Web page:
Monday, 13 June 2016

Review | Risuko: A Kunoichi Tale, by David Kulder

What You Need To Know:
Title: Risuko: A Kunoichi Tale
Author: David Kulder
Number of Pages: 230
Genres:Young Adult, Middle Grade, Fantasy, Historical Fiction, Adventure
Standalone/Series: First book in the Seasons of the Sword Series
Publisher: Stillpoint Digital Press
Publication Date: 15th June, 2016

The Plot:
Although Japan has been devastated by a century of civil war, all Risuko wants to do is climb trees. Growing up far from the battlefields and court intrigues, the fatherless girl finds herself pulled into a plot that may reunite Japan - or destroy it entirely. But she soon learns that her life will not be as simple as she first believed and she will be flung head first into more danger than she could have possibly imagined.

My Thoughts:
I was sent this book to review, and I have to admit that I was cautious before starting to read this book. It's sent in a culture that I don't really know all that well so I couldn't be sure how accurate it was going to be. But I have to admit that I was pleasantly surprised. This is not quite Middle Grade, not quite Young Adult and it really did show at times but truly that doesn't matter. It was an excellent book; yes it had some faults but it was rather appealing.

"A Kunoichi is married to her duty and death." 

The concept behind this book was extremely interesting. I don't know a lot about the history of Japan other than what I've seen in the occasional film so to see deeply into a history that I don't know. It felt real, like he had done a lot of research. I'm guessing that the whole idea of being a female Samurai isn't really true, but it made it extremely interesting. I liked the disguise that they put them under and the mystery that it created. Yes, it had some faults but it was interesting so that kept my attention throughout. Not to mention the storyline as a whole. The opening of the book was slightly .... childish. But it as the tale progressed, a decent storyline developed and I found myself wondering what was going on. Yes, I guessed it long before the end of the book. But it was interesting. So I have to give David Kulder that.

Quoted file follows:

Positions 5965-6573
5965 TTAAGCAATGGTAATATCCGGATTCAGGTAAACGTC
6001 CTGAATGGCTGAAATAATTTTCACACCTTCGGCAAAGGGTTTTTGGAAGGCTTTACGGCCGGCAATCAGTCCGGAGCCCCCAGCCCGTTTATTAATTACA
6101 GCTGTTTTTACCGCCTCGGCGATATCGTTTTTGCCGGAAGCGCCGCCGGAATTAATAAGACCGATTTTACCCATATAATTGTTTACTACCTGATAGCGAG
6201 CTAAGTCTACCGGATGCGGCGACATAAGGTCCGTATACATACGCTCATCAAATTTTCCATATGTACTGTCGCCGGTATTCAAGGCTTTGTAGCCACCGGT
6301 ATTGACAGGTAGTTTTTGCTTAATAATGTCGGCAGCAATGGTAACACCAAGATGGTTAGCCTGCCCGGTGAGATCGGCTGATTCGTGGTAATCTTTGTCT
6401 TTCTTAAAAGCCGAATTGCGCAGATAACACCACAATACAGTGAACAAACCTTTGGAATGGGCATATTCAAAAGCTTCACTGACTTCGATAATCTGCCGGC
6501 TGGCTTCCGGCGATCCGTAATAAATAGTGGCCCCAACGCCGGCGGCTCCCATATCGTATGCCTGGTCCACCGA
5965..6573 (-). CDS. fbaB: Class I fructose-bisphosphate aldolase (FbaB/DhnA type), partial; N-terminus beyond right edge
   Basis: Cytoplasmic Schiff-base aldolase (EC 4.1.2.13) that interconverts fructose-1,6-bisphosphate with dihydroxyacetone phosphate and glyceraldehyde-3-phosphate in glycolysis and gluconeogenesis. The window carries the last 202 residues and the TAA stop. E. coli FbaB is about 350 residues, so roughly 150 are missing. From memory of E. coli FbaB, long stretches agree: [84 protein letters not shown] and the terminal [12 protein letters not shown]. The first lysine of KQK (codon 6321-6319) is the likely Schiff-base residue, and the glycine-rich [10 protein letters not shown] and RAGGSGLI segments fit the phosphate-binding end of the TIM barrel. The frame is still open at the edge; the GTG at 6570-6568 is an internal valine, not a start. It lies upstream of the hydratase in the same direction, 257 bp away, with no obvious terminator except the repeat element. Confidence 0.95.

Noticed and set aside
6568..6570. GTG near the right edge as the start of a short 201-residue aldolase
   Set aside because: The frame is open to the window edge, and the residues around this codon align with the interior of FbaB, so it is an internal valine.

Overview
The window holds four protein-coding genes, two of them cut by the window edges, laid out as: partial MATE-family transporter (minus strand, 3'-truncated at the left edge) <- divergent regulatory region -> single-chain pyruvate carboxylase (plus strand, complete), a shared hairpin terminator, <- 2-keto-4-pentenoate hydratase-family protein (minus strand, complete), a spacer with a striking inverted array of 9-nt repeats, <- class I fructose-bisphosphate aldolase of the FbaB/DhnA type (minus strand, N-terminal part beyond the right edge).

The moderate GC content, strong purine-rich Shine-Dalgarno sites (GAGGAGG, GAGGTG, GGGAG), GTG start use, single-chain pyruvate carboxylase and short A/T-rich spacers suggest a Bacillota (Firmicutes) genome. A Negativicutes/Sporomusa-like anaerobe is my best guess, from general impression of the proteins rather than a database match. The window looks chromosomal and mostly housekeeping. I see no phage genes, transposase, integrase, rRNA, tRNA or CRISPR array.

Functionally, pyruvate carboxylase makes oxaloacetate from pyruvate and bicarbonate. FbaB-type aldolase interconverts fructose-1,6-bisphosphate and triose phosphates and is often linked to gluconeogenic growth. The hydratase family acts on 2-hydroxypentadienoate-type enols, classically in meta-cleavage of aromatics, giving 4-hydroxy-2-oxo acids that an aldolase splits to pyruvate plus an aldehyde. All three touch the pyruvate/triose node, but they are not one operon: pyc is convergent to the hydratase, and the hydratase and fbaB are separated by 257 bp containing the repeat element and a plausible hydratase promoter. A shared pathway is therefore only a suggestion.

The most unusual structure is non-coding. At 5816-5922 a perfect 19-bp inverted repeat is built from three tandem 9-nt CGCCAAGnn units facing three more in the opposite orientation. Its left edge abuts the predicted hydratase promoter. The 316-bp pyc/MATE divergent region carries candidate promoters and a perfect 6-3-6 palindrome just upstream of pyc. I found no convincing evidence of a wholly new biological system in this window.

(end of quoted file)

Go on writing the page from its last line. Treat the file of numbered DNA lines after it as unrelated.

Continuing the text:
"The blossoms fall just once each winter, yet in our memories, they fall every day."

The voices of the different characters all sounded like children. Which I suppose is good because some of the characters are relatively young children. But not all of them. There are a fair few adults there and I just felt that most of them were voiced like children. In most books it is the other way round but not in the case of this book. And to be honest, that made me both really like it and really hate it at the same time. It was nice that Risuko was voiced like a child but it just made the rest of the characters really unbelievable!
If I'm being honest it felt like this was the author's first book. If that was the case then I would have been slightly sympathetic but after doing some research I discovered that not only does he have some works out already, but he is an editor so really he should know better.

"Be swift as the wind, 
Silent as the forest, 
Fierce as the fire, 
Steady as a mountain."

Yet, I must say that the world building was excellent. There was never a time that I didn't know what the place looked like. He explained everything to the tiniest detail, meaning that I got a lot of information that I probably didn't need to know. But, hey, better to have too much information than too little.

Overall, I have to admit that it was a good Children's novel but would not suit a Young Adult audience. It was sweet but not haunting on a second glance. I think it deserved ****

Book Total of 2016 - 43